Board doesn't take change requests lightly

Village of Oak Park Briefs

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If you want to make changes to an approved building project in Oak Park, it had better be for a good reason, and if you're going change the plan, the time to let the village know is before you've already built it.

That was the message the village board sent last week after two approved projects came back before the board with revisions.

In the first, architect John Schiess presented the board with a dozen changes to the Opera Club, the six-story mixed-use building under construction at the corner of Marion Street and South Boulevard, the site of the former Mar Lac Banquets building.

Village Planner Craig Failor told the board that the changes were "pretty much cosmetic," but that some of the changes might alter the appearance of the building.

One such example was a proposal to change some of the facade from renaissance stone, which Schiess' builder said was too porous and might let in too much moisture, to a more durable brick. When trustees balked at the suggestion, Schiess agreed to keep the original stone material, which can be treated with paraffin to increase impermeability.

But other changes weren't so easily resolved. Some trustees were irked by the fact that Schiess had continued building with other materials and changes that had not been approved.

For example, when village code requirements added structural bulk to the building, thus decreasing space available for condominiums, Schiess added some balconies?#34;so as to let light into what would otherwise be spaces made too dark because of the change in the building plan, he said.

Also, Schiess substituted bricks without the board's approval and built up to the sixth floor on one side of the building with the new material. The bricks, known as Norman bricks, are the same height as the original ones, but are 11 inches long?#34;nearly 3.5 inches longer than those originally approved.

Failor said a plan commissioner he talked with about the bricks said the change would improve the design, and Schiess said he could have opted for a cheaper, shorter brick that would not have made the brick details on the facade look as nice.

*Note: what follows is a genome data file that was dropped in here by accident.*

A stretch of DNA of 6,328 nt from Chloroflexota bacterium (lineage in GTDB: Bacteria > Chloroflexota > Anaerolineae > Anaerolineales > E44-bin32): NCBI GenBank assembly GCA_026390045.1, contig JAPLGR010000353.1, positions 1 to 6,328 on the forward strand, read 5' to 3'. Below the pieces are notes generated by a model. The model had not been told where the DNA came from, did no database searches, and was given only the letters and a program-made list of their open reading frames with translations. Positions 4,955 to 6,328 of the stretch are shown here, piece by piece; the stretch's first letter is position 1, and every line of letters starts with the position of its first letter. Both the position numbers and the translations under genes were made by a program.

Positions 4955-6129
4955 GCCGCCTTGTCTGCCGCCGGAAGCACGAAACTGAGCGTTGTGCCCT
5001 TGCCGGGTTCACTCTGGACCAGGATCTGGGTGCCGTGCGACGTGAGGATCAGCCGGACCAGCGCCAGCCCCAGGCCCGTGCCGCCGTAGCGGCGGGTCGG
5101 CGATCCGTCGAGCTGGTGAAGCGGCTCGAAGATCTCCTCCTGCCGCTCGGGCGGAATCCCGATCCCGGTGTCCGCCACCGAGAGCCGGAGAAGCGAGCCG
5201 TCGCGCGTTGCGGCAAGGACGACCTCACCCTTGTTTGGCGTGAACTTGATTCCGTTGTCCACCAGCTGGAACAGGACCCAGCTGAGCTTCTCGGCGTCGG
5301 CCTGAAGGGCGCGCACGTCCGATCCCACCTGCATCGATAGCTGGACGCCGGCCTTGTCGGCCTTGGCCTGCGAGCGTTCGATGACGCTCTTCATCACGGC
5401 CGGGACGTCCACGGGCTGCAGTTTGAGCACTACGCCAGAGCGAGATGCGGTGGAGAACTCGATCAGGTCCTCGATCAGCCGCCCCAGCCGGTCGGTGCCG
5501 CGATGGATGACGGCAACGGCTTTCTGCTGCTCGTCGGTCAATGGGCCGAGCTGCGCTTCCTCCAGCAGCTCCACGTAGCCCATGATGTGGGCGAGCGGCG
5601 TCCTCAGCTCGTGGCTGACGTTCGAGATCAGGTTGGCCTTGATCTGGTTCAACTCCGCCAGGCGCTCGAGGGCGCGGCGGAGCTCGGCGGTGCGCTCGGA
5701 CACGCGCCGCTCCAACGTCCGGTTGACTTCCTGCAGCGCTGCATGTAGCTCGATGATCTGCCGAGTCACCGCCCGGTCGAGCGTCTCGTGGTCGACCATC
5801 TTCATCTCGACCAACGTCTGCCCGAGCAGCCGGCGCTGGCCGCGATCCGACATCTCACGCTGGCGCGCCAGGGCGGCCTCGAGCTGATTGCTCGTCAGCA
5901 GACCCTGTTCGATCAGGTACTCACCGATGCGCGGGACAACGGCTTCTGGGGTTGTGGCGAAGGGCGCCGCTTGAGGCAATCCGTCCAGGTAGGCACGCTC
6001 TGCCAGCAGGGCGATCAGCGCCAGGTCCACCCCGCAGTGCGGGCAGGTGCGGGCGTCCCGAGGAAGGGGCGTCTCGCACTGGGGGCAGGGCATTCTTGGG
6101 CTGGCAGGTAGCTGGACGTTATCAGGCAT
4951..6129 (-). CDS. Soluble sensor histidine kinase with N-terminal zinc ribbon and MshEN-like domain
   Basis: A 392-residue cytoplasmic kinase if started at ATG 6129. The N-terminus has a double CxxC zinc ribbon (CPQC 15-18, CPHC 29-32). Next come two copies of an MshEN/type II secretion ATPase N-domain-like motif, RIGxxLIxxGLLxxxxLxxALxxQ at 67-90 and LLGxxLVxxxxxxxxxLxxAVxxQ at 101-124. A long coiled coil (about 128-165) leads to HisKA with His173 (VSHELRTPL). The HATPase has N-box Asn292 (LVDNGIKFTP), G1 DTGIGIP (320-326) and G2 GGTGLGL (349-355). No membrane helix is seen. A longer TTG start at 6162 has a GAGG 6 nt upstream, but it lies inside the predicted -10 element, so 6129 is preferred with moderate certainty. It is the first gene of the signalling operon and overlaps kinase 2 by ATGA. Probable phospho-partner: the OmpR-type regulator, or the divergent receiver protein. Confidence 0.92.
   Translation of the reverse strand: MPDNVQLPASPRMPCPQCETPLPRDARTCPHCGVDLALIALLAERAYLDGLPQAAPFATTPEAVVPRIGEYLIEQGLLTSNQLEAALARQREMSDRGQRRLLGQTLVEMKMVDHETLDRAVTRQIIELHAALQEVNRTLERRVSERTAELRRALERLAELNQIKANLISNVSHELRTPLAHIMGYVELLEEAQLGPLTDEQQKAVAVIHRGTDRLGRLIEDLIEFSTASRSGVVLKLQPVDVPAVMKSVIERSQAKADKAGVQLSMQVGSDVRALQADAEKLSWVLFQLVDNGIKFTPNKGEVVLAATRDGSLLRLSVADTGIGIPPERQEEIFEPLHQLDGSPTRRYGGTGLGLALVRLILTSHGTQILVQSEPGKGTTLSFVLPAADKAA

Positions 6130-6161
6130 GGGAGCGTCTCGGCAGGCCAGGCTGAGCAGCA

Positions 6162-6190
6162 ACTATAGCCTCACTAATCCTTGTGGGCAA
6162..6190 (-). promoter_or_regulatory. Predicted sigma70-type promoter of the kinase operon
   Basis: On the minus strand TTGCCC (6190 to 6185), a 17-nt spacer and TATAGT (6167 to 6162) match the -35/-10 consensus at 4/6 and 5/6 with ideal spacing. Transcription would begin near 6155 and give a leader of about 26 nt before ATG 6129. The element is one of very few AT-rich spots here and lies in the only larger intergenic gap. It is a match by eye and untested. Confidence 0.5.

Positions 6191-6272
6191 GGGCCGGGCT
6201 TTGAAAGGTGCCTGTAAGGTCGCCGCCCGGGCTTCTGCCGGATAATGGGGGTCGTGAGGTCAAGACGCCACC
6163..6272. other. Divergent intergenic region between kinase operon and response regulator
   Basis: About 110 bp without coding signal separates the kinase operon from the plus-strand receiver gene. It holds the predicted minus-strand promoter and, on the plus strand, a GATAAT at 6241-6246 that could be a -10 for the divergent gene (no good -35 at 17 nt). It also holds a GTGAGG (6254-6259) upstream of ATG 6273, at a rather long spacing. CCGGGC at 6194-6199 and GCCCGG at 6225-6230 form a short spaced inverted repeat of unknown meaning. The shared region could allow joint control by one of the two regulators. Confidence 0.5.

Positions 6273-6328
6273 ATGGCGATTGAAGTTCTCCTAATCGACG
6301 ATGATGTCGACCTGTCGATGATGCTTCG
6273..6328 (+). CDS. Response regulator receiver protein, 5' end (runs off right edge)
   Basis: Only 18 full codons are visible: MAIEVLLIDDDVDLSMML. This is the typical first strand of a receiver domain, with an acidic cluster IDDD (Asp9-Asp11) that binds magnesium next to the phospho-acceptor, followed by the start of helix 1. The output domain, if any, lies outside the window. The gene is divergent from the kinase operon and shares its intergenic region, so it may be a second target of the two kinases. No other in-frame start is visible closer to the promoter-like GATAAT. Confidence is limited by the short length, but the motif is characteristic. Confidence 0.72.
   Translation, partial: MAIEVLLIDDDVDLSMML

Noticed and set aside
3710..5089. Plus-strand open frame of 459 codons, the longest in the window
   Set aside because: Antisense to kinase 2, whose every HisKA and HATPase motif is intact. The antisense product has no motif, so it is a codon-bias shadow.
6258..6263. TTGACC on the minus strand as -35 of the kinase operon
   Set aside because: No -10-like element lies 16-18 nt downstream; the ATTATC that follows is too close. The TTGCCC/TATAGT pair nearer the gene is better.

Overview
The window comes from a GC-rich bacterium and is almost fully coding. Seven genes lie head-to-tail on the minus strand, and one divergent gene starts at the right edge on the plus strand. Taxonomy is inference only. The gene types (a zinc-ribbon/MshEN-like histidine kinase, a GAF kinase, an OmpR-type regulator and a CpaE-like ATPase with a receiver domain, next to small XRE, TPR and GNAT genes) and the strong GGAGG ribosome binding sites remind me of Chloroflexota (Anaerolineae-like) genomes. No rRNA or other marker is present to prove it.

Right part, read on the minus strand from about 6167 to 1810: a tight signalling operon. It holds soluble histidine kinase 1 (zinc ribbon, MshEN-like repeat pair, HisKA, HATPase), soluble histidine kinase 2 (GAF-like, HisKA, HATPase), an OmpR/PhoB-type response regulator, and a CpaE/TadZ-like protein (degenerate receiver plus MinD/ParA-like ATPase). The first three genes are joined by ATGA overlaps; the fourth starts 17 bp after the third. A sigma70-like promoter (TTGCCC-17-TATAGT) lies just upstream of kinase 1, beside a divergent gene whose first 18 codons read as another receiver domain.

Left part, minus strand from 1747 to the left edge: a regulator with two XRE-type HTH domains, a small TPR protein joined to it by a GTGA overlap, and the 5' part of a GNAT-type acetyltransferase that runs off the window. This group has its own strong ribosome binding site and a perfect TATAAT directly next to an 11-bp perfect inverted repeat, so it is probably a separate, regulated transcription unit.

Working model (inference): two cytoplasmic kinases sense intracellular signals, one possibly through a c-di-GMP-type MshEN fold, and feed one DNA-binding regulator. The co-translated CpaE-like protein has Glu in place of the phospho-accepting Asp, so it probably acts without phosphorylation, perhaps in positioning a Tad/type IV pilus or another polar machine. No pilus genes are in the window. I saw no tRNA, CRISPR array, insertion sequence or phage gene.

But trustees were concerned less about the architectural specifics and more about Schiess' timing.

"Follow the law. Follow the ordinance," said Trustee Robert Milstein. "If someone comes to us after the fact, why is there a law?"

"It makes the entire system seem less legitimate or more manipulative," said Trustee Geoff Baker.

The board approved most of the 12 changes as many were caused by village code requirements or the proximity of the building to power lines.

After deliberating, the board remanded some of the changes to the Plan Commission for their input. Schiess said after the meeting that the process would not likely delay construction.


In an unrelated matter, MB Financial Bank submitted a request to change the design of the drive-thru branch it wants to construct at 6621 North Ave.

All drive-thrus need a special-use permit, which the board previously granted the bank. However, the bank now wants to change the design of the building from the originally proposed "curvilinear" building to a rectangular design.

While technically not a change to the use, trustees said the change would need to be reviewed by the community. Community input is an important part of the approval process, so to later change what the bank would look like would be to invalidate that input, trustees said.

The bank's architect explained that the new design is part of a new branding effort that accompanies MB's new "Betsimpsier" (Better. Simpler. Easier.) marketing campaign.

The board sent the proposed change back to the Zoning Board of Appeals, which recommended the approval of the special use originally, urging them to widely publicize the matter to allow neighbors the chance to weigh in.

The board will ask the ZBA to hear the matter expeditiously, but it might have to wait to get onto the ZBA's calendar, which is filled up three months into the future.

In other business, the board:

  • Approved a funding request for a Downtown Oak Park rebate program to attract shoppers during fall months while the Holley Court garage will undergo reconstruction and expansion. Because the money comes from taxes that the business district levies on itself, trustees said the move was more like approving a business plan than doling out public money. The rebate program will cost $115,000 and run from Aug. 1 to Oct. 31.

  • Approved liquor licenses for Petersen's Restaurant, Ice Cream Parlour and Sweet Shoppe and for its catering operation. Liquor will be served only in the restaurant area. Proprietor Daryl Bartelson said liquor sales were necessary for the restaurant and catering businesses to compete.


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